It is a two-way traffic,

the language of the unsaid.


Anne Carson, from The Glass Essay

(via violentwavesofemotion)


Your love is your curse.

This black fact’s yours.


Ashley Anna McHugh, from Of This Burning Heart

(via violentwavesofemotion)

"…and the air
Was like the air after a fire, or the air before a storm,
Ungodly still, but full of dark shapes turning."

Brigit Pegeen Kelly, The Dragon

(via korroh)

"You want to believe
you can turn emotion’s flood
into living waters
from which you’ll emerge whole,
dazzling like the sun."

Rachel Barenblat, from Standing At The Edge

(via violentwavesofemotion)

"I fear those shadows most
That start from my own feet."

Theodore Roethke, from The Surly One

(via violentwavesofemotion)

"The hunter sinks his arrows into the trees and then paints the targets around them. The trees imagine they are deer. The deer imagine they are safe. The arrows: they have no imagination."

Richard Siken, The Stag and the Quiver, published on The Awl

(via bostonpoetryslam)

But this dark is deep:

now I warm you with my blood, listen

to this flesh.

It is far truer than poems.

—Marina Tsvetaeva, from Poem of the End (translated by Elaine Feinstein)

(via awritersruminations:)

Love is flesh, it is a

     flower flooded with blood.

—Marina Tsvetaeva, from Poem of the End (translated by Elaine Feinstein)

(via awritersruminations:)

"They should listen to the unsaid words that resonate around the edge of the poem."

"From the window I listened to the second story of elm trees rustling, wordless, oceanlike.  So much of what has soothed me has not been human.  I drank in the sound, fantasized about love and death until the 11 o’clock freight train rumbled along the edge of town and how I let myself drift into that funneling."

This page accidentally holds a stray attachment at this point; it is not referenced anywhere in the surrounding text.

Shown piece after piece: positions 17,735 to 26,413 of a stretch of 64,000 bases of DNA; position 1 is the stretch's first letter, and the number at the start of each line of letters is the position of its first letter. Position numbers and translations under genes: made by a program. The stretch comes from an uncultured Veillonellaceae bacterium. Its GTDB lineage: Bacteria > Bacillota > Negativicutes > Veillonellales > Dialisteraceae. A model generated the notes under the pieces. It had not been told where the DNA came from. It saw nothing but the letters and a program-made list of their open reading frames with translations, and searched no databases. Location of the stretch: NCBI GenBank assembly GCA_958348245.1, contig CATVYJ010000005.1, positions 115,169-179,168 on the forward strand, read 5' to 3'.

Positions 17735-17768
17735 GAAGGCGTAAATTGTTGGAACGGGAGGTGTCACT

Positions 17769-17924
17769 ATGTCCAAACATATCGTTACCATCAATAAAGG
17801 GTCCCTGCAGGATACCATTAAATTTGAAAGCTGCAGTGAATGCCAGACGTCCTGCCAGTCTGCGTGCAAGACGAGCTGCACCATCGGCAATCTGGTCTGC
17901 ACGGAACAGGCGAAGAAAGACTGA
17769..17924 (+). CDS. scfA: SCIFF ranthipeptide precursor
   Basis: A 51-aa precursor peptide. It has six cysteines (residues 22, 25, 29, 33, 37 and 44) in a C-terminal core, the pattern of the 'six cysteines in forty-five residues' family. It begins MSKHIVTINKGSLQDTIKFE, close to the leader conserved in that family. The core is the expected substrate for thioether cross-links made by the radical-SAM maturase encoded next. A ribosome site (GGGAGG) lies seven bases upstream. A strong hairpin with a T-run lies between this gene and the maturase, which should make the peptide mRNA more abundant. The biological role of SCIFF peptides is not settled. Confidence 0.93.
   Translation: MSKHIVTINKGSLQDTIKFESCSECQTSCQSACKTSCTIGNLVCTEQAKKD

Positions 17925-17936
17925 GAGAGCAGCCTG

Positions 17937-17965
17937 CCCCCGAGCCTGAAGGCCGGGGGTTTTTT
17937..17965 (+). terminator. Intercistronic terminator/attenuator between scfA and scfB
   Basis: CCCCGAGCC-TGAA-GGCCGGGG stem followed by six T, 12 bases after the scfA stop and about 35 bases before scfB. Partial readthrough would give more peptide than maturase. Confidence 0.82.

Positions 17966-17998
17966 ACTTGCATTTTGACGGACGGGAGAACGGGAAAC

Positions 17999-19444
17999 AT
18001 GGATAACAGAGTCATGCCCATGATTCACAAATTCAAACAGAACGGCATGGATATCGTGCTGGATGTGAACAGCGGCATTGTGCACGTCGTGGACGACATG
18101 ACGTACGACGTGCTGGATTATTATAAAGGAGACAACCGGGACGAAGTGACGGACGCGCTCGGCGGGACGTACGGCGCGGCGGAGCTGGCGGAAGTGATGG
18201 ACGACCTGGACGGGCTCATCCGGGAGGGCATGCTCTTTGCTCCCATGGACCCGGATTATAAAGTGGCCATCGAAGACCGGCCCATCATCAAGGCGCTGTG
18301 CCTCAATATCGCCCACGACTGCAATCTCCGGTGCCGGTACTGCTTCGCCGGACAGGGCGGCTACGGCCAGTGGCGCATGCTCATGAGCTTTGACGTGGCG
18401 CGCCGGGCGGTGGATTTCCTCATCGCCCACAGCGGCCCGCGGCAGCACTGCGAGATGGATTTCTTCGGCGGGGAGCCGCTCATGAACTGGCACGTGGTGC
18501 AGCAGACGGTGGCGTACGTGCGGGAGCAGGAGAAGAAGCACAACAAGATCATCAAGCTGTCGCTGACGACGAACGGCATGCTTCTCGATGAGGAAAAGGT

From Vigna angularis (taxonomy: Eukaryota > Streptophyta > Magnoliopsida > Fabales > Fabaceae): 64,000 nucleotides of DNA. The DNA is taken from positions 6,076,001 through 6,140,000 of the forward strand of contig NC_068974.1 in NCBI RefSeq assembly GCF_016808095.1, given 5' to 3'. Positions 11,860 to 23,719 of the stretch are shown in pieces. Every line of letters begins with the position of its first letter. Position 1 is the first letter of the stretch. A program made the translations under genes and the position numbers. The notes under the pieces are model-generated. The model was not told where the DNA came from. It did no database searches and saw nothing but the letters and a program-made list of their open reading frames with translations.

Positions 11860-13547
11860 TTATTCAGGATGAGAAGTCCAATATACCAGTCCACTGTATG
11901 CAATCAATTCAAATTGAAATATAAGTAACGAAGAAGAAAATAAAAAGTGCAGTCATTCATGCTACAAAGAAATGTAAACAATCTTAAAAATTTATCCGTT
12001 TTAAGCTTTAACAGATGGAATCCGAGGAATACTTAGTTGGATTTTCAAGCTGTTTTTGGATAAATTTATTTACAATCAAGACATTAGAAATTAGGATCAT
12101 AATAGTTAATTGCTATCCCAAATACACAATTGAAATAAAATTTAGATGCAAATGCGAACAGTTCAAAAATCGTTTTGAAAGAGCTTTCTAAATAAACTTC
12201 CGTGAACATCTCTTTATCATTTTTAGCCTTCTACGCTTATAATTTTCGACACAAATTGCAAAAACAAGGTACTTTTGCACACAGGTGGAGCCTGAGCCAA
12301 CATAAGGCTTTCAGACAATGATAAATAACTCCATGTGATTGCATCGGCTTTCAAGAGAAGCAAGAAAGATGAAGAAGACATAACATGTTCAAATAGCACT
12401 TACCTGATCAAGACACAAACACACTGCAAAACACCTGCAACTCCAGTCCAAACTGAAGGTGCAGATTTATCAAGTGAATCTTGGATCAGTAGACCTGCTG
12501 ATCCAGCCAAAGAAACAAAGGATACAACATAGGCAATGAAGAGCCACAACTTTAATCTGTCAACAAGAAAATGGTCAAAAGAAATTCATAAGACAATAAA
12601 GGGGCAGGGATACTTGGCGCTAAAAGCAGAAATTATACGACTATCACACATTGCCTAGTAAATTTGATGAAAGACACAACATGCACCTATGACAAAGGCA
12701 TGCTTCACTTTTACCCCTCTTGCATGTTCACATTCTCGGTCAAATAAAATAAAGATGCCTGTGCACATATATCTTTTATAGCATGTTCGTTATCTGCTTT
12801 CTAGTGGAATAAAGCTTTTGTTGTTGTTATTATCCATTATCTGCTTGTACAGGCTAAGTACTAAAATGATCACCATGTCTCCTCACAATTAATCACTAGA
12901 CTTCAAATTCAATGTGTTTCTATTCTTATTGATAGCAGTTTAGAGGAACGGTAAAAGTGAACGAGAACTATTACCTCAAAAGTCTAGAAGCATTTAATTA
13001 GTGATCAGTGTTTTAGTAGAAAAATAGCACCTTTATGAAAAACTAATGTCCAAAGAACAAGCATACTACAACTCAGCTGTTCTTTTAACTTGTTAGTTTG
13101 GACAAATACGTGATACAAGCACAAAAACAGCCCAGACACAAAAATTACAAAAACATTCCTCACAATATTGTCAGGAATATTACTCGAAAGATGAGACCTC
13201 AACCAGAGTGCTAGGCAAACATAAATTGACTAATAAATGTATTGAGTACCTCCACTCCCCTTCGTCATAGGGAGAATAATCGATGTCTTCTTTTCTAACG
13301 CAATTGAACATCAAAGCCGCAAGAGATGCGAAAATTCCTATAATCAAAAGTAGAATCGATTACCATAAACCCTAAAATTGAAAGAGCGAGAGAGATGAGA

—Jennifer K. Sweeney, from “What Call,” in How to Live on Bread and Music (Perugia Press, 2009)

(via apoetreflects:)

"The way you slam your body into mine reminds me I’m alive but monsters are always hungry, darling, and they’re only a few steps behind you."

Richard Siken

(via rhetoriques)

(Source: rarararambles)


Being but men, we walked into the trees
Afraid, letting our syllables be soft
For fear of waking the rooks,
For fear of coming
Noiselessly into a world of wings and cries.

If we were children we might climb,
Catch the rooks sleeping, and break no twig,
And, after the soft ascent,
Thrust out our heads above the branches
To wonder at the unfailing stars.

Out of confusion, as the way is,
And the wonder, that man knows,
Out of the chaos would come bliss.

That, then, is loveliness, we said,
Children in wonder watching the stars,
Is the aim and the end.

Being but men, we walked into the trees.


Dylan Thomas, Being But Men

(via hiddenshores)

"We cross borders lightly
like clouds.
Nothing carries us,
but as we move on
we carry rain,
and an accent,
and a memory
of another place."
Dunya Mikhail, from “Tablets,” in Poetry (Vol. CCIII, No. 6, March 2014)

(Source: literarymiscellany)


It is raining today
in the mountains.

It is a warm green rain
with love
in its pockets
for spring is here,
and does not dream
of death.


Richard Brautigan, from The Return of the Rivers

(via litverve)

"The next poem will be pulled
from the moonlight;
it will be a falling star
it will be a burning branch.

The next poem will climb down
from the mango tree while
I am dreaming and
sneak away before I wake.

The next poem I will plant
beneath my own skin,
I will stand beneath the rain,
the next poem will bloom.

The next poem I won’t even write
it will descend with the sun,
it will walk with me,
it will become my shadow."

 ||  Maza-Dohta

(via maza-dohta)